Key themes recently highlighted in the SOC Section programme include job growth and quality employment, lifelong learning, training and productivity, occupational health and safety in the new Member States, healthcare for the elderly, women’s representation, people with disabilities, and EU ‘civic citizenship’.

Hearings on such themes are regularly held with experts and civil society organisations.

Brenda is the only black person in this section and leads a bureau comprised of representatives from Greece, Hungary, Poland, Malta, Austria, Spain, Czech Republic, Estonia, and France.

Here is what Brenda is up to today:

European Economic and Social Committee

Section’s 88th
2 October 2007

The draft agenda is as follows:

1. Adoption of the draft agenda

2. Approval of the minutes of the 87th meeting held on 17 July 2007 (CESE 1173/2007)

3. Statement by the President

4. SOC/275
Opinion on the Proposal for a Regulation of the European Parliament and of the Council on Community statistics on public health and health and safety at work
COM(2007) 46 final ??? 2007/0020 (COD)
Rapporteur: Mr Retureau (CESE 1176/2007)

5. SOC/265
Opinion on Credit and social exclusion in an affluent society
(own-initiative opinion)
Rapporteur: Mr Pegado Liz (CESE 858/2007)

6. SOC/268
Opinion on EU immigration and cooperation policy with countries of origin to foster development
(own-initiative opinion)
Rapporteur: Mr Pariza Casta??os (CESE 1106/2007)

7. SOC/267
Opinion on Entrepreneurship mindsets and the Lisbon Agenda
(own-initiative opinion)
Rapporteur: Ms Sharma
Co-rapporteur: Mr Olsson (CESE 892/2007)

8. SOC/279
Opinion on Abuse of elderly people
(exploratory opinion)
Rapporteur: Ms Heinisch (CESE 1156/2007)

9. Organisation of section work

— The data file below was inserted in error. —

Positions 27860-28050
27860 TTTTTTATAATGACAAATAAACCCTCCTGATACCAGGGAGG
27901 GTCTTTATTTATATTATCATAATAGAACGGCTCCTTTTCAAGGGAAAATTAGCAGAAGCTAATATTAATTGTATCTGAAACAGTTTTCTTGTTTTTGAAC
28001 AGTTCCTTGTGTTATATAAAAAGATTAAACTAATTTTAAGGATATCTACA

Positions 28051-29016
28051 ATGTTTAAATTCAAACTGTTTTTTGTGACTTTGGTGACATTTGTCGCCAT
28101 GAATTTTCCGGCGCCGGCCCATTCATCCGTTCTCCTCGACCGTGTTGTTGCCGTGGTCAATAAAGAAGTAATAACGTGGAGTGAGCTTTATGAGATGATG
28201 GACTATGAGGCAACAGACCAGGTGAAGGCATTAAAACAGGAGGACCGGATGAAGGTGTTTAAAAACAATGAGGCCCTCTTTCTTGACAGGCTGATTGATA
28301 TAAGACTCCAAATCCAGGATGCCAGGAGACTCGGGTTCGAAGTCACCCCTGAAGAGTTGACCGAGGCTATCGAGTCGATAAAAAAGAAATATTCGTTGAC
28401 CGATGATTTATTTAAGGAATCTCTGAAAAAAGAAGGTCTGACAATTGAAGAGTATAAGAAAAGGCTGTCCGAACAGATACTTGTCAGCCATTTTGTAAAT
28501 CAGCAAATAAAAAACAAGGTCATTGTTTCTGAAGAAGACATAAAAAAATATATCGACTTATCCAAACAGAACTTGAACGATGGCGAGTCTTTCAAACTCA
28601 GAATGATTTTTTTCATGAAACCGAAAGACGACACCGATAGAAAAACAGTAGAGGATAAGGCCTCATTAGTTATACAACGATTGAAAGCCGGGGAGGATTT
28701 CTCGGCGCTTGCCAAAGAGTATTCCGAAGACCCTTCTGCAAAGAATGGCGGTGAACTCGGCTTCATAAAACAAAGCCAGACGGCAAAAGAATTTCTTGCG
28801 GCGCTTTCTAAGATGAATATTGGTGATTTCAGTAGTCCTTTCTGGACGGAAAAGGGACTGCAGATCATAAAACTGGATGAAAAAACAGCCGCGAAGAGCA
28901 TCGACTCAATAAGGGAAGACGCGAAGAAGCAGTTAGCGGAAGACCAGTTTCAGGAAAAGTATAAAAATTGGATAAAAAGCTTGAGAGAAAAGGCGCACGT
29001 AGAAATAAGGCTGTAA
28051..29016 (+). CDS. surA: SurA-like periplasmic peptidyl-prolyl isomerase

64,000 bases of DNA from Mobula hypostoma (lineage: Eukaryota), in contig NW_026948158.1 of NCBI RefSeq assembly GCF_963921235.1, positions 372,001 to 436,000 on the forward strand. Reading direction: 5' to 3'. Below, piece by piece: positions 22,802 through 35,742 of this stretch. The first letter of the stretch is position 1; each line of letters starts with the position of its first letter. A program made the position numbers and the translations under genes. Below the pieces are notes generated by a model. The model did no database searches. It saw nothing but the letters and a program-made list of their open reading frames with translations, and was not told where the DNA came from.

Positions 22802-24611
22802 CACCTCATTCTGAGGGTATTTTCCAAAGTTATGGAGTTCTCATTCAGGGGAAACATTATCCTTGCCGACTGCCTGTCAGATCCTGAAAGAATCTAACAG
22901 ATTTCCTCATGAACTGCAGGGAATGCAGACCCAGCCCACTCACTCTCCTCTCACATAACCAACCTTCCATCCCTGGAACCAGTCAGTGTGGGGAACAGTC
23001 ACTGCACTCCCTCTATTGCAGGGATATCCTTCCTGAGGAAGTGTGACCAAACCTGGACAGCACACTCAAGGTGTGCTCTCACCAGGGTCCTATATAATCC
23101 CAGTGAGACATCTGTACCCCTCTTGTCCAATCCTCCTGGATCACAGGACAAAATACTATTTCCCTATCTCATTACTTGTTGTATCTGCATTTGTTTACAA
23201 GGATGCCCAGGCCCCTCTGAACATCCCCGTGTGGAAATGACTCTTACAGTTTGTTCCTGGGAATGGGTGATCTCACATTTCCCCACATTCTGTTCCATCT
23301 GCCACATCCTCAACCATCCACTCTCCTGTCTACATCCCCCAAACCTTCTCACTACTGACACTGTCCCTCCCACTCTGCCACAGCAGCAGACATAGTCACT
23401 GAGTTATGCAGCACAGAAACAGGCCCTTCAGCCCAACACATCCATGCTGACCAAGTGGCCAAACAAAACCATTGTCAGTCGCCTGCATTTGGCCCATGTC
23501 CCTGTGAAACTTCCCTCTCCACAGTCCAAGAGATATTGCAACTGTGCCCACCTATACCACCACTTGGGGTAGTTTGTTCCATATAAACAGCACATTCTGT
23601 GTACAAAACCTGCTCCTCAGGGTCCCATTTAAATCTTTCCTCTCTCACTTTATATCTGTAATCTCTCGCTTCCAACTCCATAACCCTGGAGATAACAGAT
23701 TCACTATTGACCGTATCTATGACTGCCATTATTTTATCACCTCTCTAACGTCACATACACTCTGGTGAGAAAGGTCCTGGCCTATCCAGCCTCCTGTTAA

10. Any other business
– Discussion of own-initiative proposals

11. Confirmation of the date of the next section meeting: 14 November 2007.

In addition to her duties in Brussels, Brenda helps youth in London. I’ll tell you more about that important work in a future post.

Uncomfortable Truths-the shadow of slave trading on art & design-200th Anniversary of the Abolition of the Transatlantic Slave Trade

2007 marks the bi-centenary of the parliamentary abolition of the slave trade. It is a landmark year, not just in British history but in human history, signalling the end of 400 years of slavery. To commemorate this the V&A is running a number of activities throughout the year.

1. A series of contemporary works in the Museum’s galleries and public spaces raise questions about the haunting and ambiguous legacies of slavery.

2. As part of Uncomfortable Truths there will be a number of activities and events including talks, tours, films, poetry and music throughout 2007.

3. Five collections-based, celebrity led trails are running throughout the permanent galleries from 20 February to 31 December 2007.

4. The Uncomfortable Truths Discussion Board is open to all and we hope that it will enable and encourage an open debate on issues related to the transatlantic slave trade and art and design.

Michelle Obama in London update for non-US residents

Amendment to the rule on non-US guests: At all price levels they are able to attend if the contributions have come from the account of US passport holders. As admission to all events will be determined by the confirmation of payment email printout, the recommendation is that you and your guests arrive together or that you send a copy of said receipt to each guest. Their names will have already had to have been registered and, for security purposes, they should bring a picture ID.

Also, after making your contribution, please check your Spam Folder if you haven’t received your confirmation as all contributions will be confirmed via email without fail.

As a reminder, the link to the $2300 and $1000 reception is:

And the link to the $100 event is:

A word of advice in relation to the $100 event: for venue and security reasons this is going to have to be kept at c.200 attendees. Notification will be going out today via Democrats Abroad UK and are expecting places to be taken up quickly.